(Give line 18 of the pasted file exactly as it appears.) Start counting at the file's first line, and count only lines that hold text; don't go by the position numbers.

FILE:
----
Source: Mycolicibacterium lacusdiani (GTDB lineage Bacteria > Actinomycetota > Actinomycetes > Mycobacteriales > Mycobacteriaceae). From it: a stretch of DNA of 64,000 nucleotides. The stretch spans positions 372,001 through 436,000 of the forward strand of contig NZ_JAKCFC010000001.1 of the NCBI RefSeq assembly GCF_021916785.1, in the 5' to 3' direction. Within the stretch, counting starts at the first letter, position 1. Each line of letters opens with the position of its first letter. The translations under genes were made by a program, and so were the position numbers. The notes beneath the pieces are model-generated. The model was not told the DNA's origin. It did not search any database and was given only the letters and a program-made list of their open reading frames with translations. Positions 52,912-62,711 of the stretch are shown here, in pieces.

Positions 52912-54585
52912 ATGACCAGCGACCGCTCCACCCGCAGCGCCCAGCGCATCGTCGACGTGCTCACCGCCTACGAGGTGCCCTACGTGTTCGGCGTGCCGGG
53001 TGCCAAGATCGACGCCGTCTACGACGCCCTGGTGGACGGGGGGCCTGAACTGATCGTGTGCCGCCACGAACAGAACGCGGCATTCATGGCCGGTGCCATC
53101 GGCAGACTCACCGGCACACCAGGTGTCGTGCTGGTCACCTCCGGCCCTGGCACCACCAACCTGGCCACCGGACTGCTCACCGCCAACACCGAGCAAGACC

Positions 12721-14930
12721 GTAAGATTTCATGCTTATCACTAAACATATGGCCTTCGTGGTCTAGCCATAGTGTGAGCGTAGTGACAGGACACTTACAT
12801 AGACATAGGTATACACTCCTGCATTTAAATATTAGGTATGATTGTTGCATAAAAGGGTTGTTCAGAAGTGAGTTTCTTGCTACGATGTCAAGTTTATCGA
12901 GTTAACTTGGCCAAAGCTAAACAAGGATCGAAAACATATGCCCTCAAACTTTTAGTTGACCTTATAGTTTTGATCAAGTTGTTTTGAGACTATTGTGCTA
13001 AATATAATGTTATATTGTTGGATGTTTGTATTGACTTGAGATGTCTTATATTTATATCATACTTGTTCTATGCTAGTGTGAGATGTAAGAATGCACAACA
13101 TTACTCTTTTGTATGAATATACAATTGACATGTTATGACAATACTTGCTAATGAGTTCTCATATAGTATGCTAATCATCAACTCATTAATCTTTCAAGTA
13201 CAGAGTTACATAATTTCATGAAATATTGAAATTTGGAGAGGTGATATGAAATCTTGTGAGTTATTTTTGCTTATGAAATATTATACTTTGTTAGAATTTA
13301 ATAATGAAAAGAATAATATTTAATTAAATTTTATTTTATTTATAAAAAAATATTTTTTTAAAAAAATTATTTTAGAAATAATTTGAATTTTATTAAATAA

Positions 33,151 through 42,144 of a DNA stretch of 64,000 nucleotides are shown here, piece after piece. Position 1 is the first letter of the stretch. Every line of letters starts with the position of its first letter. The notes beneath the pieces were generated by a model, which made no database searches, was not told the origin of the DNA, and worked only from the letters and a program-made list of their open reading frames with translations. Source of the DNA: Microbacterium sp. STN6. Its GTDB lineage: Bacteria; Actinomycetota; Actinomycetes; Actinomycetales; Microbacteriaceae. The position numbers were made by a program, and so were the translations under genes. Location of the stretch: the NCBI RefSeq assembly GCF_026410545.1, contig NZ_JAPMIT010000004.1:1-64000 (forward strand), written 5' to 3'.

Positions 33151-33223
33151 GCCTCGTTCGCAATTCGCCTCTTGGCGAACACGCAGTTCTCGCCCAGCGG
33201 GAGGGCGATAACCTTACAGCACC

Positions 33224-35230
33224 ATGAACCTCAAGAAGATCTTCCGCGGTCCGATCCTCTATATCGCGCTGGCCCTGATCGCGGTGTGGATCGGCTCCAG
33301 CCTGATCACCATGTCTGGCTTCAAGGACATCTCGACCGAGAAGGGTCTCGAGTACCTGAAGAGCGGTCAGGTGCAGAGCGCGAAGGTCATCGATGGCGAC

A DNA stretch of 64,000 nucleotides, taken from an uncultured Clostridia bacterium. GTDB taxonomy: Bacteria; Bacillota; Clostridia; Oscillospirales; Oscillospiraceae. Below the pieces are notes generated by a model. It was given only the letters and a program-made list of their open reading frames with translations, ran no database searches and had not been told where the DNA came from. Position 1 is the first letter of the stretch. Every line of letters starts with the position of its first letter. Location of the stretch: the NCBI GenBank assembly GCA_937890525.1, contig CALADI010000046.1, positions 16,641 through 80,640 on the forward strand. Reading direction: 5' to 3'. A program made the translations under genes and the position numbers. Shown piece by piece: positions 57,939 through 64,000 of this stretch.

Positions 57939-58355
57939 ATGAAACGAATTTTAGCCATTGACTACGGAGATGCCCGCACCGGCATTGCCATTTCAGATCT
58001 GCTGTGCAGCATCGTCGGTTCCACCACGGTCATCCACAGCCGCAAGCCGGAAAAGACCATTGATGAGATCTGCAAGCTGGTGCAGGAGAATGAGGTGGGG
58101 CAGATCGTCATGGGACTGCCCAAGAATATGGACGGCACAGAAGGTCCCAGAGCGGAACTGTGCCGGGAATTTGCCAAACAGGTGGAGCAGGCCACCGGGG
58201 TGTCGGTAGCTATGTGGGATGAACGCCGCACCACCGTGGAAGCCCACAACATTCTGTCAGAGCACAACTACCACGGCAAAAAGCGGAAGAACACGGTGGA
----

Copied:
Positions 33224-35230